I did not see Borat: Cultural Learnings of America for Make Benefit Glorious Nation of Kazakhstan (2006). Fortunately, you do not have to have watched the first movie to understand Borat: Subsequent Moviefilm.
The man (Sacha Baron Cohen) is in serious, perhaps lethal, trouble with his home government and the population at large because he showed his country in a bad light with the first film. He has a chance, though, to redeem himself by offering a gift to a famous person.
That idea goes awry. Plan B involves his 15-year-old daughter Sandra (Maria Bakalova) and maybe Mike Pence. It is part of the “Delivery of Prodigious Bribe to American Regime for make Benefit Once Glorious Nation of Kazakhstan.”
Borat 2 shows the protagonist as a father who feeds his daughter a bunch of revolting lies about the nature of womanhood. To her credit, in time, she begins questioning them. And ultimately, the developing relationship between them is the most sustaining part of the film.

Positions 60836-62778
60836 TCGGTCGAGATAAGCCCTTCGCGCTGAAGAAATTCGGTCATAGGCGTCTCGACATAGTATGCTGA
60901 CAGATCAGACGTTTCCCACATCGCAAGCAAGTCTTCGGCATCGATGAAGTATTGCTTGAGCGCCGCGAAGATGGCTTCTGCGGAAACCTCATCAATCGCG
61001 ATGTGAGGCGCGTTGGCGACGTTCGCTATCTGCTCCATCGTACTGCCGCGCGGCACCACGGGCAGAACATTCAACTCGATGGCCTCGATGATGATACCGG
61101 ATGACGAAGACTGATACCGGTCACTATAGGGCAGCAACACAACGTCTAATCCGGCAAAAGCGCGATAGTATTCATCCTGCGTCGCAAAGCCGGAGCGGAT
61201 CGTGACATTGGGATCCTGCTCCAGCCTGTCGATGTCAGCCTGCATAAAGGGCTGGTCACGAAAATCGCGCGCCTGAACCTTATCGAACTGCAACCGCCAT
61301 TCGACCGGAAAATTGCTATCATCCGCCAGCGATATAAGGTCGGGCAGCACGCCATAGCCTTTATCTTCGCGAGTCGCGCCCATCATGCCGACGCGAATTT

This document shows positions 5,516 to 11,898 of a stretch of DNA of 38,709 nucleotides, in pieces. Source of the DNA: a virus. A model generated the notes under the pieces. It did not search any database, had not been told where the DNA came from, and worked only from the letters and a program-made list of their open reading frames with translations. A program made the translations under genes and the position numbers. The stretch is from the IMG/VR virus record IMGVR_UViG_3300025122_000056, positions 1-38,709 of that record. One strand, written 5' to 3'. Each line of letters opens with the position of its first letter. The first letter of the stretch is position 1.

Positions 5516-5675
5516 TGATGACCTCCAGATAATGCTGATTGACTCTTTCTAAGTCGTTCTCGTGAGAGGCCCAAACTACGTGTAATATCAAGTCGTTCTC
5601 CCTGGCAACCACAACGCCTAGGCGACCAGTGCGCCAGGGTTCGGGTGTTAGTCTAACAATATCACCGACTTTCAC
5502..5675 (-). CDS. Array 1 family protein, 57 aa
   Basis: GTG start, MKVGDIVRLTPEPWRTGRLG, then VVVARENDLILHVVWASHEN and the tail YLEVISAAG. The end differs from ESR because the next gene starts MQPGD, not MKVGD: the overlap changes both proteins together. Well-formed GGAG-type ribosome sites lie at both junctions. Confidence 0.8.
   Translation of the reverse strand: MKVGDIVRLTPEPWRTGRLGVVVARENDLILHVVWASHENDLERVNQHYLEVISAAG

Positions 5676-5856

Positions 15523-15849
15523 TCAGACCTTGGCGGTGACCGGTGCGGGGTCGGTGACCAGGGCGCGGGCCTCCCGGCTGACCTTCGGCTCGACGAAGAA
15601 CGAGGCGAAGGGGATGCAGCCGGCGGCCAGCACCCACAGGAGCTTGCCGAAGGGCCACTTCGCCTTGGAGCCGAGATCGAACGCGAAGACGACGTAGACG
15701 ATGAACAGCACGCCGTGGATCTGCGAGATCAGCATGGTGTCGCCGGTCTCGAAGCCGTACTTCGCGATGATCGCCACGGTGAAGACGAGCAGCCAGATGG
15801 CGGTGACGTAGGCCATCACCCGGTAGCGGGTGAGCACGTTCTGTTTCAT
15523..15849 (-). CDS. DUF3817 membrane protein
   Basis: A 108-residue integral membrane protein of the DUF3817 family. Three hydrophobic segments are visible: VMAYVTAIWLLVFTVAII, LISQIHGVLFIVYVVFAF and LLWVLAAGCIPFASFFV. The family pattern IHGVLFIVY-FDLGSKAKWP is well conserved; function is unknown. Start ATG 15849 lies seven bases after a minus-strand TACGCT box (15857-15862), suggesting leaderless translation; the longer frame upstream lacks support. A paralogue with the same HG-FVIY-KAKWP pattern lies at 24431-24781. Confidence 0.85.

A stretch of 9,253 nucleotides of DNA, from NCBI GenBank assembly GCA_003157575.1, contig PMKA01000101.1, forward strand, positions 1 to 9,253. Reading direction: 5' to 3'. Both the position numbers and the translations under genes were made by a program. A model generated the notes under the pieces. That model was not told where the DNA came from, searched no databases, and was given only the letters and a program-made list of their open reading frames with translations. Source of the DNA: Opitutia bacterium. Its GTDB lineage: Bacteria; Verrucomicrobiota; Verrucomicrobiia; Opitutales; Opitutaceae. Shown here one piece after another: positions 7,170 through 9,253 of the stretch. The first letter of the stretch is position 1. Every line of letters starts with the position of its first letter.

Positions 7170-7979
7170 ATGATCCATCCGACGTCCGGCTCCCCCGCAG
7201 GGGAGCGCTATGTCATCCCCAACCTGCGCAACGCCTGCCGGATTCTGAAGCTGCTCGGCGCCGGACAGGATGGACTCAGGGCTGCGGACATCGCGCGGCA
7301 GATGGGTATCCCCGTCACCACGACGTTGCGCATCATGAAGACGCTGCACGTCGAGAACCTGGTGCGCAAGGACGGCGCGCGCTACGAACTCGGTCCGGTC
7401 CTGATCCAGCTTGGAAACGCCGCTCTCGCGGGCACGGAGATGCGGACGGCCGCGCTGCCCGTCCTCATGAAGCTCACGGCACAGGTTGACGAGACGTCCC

So THAT is what caused COVID!
But he seems to fit in well with Trump’s 2020 rallies, though even his new buddies question some of Borat’s most outlandish conspiracy theories. So it’s not what I’d call LOL funny stuff. Occasionally tasteless, yes. His anti-Semetic schtick, which he apparently did in the first movie, is gently brought up short here.
I think David Sims hits on the core of the film in his review in The Atlantic.
It is “Less a Satire Than an Exposé.” “Borat, arguably, starts actually doing his job as a journalist—shining a light on the darkest corners of society and revealing them for what they are. By this point in the film, if you’re laughing, it’s likely in slack-jawed horror.”
The ultimate “cause” of the coronavirus actually makes sense in the context of the film. If this movie doesn’t entirely work for me, maybe it’s because the country has become more of a parody than he is. Yet I don’t regret the hour and a half I spent watching it.